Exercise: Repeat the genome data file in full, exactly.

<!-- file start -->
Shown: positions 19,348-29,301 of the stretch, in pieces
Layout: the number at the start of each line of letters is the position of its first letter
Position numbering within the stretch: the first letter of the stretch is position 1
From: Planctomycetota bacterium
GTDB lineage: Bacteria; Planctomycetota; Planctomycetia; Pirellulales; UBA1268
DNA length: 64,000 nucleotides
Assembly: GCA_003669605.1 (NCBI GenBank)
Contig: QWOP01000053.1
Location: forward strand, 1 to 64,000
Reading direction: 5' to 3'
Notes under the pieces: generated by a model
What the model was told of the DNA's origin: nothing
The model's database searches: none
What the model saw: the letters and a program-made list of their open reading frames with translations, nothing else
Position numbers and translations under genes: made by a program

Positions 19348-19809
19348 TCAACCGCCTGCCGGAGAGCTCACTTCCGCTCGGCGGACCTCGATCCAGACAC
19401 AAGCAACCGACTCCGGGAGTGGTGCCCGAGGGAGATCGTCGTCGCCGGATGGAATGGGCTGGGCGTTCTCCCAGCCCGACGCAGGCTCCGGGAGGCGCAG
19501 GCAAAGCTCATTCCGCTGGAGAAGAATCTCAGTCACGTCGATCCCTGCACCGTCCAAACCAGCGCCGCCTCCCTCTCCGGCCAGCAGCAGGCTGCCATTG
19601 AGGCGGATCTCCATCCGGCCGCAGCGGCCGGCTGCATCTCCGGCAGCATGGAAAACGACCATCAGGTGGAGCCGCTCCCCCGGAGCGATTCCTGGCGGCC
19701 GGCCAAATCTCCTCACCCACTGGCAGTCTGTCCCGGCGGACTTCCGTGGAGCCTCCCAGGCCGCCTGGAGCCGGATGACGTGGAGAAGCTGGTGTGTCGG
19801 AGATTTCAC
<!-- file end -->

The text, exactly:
Shown: positions 19,348-29,301 of the stretch, in pieces
Layout: the number at the start of each line of letters is the position of its first letter
Position numbering within the stretch: the first letter of the stretch is position 1
From: Planctomycetota bacterium
GTDB lineage: Bacteria; Planctomycetota; Planctomycetia; Pirellulales; UBA1268
DNA length: 64,000 nucleotides
Assembly: GCA_003669605.1 (NCBI GenBank)
Contig: QWOP01000053.1
Location: forward strand, 1 to 64,000
Reading direction: 5' to 3'
Notes under the pieces: generated by a model
What the model was told of the DNA's origin: nothing
The model's database searches: none
What the model saw: the letters and a program-made list of their open reading frames with translations, nothing else
Position numbers and translations under genes: made by a program

Positions 19348-19809
19348 TCAACCGCCTGCCGGAGAGCTCACTTCCGCTCGGCGGACCTCGATCCAGACAC
19401 AAGCAACCGACTCCGGGAGTGGTGCCCGAGGGAGATCGTCGTCGCCGGATGGAATGGGCTGGGCGTTCTCCCAGCCCGACGCAGGCTCCGGGAGGCGCAG
19501 GCAAAGCTCATTCCGCTGGAGAAGAATCTCAGTCACGTCGATCCCTGCACCGTCCAAACCAGCGCCGCCTCCCTCTCCGGCCAGCAGCAGGCTGCCATTG
19601 AGGCGGATCTCCATCCGGCCGCAGCGGCCGGCTGCATCTCCGGCAGCATGGAAAACGACCATCAGGTGGAGCCGCTCCCCCGGAGCGATTCCTGGCGGCC
19701 GGCCAAATCTCCTCACCCACTGGCAGTCTGTCCCGGCGGACTTCCGTGGAGCCTCCCAGGCCGCCTGGAGCCGGATGACGTGGAGAAGCTGGTGTGTCGG
19801 AGATTTCAC